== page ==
Golf

How To Improve Your Putting At Home

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If you love to golf and do not have the time or the money to take as many professional lessons as you would like, putting mats can make a big difference in lowering your golf scores. Even if you could afford to take professional lessons and had the time to golf every day, a putting mat at home or at the office will stll sharpen your golfing skills.

Putting mats help golfers who want to improve their game because putts can be half the number of shots on your score card. Go back and look at the score cards for your best scoring rounds. Chances are that you averaged less than two putts per hole, and probably less than 30 putts total for the round.

Home putting greens come in various sizes, slopes and curves, with some as long fifteen feet in length. There can be as many as three or four holes cut into one end for the cups. The cup size used on many putting mats is 1/4" smaller than regulation size and will sharpen your aim. When you are out on a regular golf course you get the great feeling of looking at a cup than acutally appears larger. Most putting mats will simulate putting on a well-groomed green. Most can be used both indoors and out.

James Braid: More Than Just a Golfer

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Most, if not all golfers recognise the name of James Braid. After all, Braid is perhaps one of the pioneers of the game we know today. However, Braid was more than just an excellent golfer of his time; he was also a supreme golf course architect and across the UK, there are some 200 golf courses which bear the Braid hallmark – either by design or redesign.

Braid was born in the Fife coastal town of Earlsferry on February 6th 1870 and despite his parents having no interest in the game, he began playing golf from around age four. Using golf clubs he had reconditioned, Braid learned his trade on the Elie links course and in his youth trained as a carpenter and joiner before later working as a clubmaker. He enjoyed some success as an amateur before turning professional in 1896.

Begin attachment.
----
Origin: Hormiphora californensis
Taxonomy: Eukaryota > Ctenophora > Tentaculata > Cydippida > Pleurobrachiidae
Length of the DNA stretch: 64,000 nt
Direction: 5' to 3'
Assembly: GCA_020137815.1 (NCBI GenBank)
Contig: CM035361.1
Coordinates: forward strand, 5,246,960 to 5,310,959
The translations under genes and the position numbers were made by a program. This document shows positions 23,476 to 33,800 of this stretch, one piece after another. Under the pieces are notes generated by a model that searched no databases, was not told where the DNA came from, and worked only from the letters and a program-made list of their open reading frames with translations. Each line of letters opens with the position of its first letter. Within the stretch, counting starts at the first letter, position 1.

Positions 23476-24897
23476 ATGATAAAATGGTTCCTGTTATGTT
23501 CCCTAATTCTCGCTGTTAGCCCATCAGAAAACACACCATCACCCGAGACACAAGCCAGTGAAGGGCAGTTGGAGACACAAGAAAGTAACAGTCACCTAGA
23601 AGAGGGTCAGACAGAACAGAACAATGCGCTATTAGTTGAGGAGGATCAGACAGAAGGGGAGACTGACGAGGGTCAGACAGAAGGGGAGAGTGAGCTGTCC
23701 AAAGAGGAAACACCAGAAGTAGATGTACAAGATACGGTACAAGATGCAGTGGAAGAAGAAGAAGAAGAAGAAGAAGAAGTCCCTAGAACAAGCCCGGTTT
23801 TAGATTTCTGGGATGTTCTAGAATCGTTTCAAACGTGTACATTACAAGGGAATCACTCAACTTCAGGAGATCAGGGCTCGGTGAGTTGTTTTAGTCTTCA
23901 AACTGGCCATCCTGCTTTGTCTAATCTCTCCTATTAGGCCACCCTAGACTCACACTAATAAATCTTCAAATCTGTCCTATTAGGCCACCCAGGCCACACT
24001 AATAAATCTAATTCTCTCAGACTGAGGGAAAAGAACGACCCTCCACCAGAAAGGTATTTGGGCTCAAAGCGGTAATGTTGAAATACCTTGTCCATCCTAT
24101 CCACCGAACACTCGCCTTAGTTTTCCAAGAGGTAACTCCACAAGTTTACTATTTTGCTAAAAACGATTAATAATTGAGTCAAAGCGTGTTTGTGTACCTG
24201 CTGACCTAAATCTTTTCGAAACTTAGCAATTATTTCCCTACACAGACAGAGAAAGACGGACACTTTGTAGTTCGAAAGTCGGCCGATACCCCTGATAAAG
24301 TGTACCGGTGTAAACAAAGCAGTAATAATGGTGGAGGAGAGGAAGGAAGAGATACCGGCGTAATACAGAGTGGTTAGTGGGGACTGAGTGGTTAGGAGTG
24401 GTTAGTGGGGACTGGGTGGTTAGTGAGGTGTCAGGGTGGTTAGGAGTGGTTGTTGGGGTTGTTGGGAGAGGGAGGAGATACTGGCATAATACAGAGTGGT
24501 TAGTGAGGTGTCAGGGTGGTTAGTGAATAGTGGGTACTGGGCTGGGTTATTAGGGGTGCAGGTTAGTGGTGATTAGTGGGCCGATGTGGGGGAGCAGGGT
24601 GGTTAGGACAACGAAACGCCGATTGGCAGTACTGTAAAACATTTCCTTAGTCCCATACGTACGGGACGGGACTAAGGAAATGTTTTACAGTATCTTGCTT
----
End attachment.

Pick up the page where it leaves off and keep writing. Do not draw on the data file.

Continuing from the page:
Discount Golf Tee Times

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Golf is a great sport. You'll keep fit, get fresh air and be social all at the same time. No wonder golf is so popular. Many people travel and play golf on different courses all over the world. How about some golf in Spain? Sweden? What about Singapore? You can play golf all over the world. No matter where you travel, there will be a golf course nearby.

So how do you find the golf courses and make your reservation for a tee time? The easiest way would be to find the course and book your discount tee time online. It can be a jungle out there on the web. Most golf courses operates with reservation by email. That means you might have to wait several days to get a confirmation of your tee time reservation. And if they are fully booked, you have to start searching for another golf course in that area...and send them a mail. Sounds familiar? Well those days are gone.

Untangling Your Swing

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As a golf instructor you’re always dispensing advice. Sometimes when giving golf lessons or offering golf tips, you emphasize key positions in an effort to help a player eliminate a swing flaw. Players then obsess about achieving these positions and focus almost exclusively on achieving them during their swings. They also start thinking about specific body parts and where they should be. As a result, their swings get jerky and off balance. And they become a tangled mess of adjustments and re-routing.

Three swing flaws that often tend to entangle players of all golf handicaps are the following:

* Sweeping the club back behind you
* Swing becomes too upright
* Arms collapse at the top of the swing

Golf Swing - Chipping With A 3-Wood

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The last thing you need with a chip shot is leaving it short. Ideally, you want to get the ball close to the hole or sink it, if you’re lucky enough. Getting it close or sinking it isn’t so easy on long chip shots. That’s when knowing how to chip with a 3-wood comes in handy. It’s ideal for chips where you want to add more heft and loft to a shot than an iron can give you, and still get the ball close.

Consider using a 3-wood in the following four situations:

* The ball rests on hard, firm dry ground and short grass
* The green is above the ball and you have to chip up
* No bunkers or really long patches of grass block your way
* You have an opening to the green over which to roll the ball

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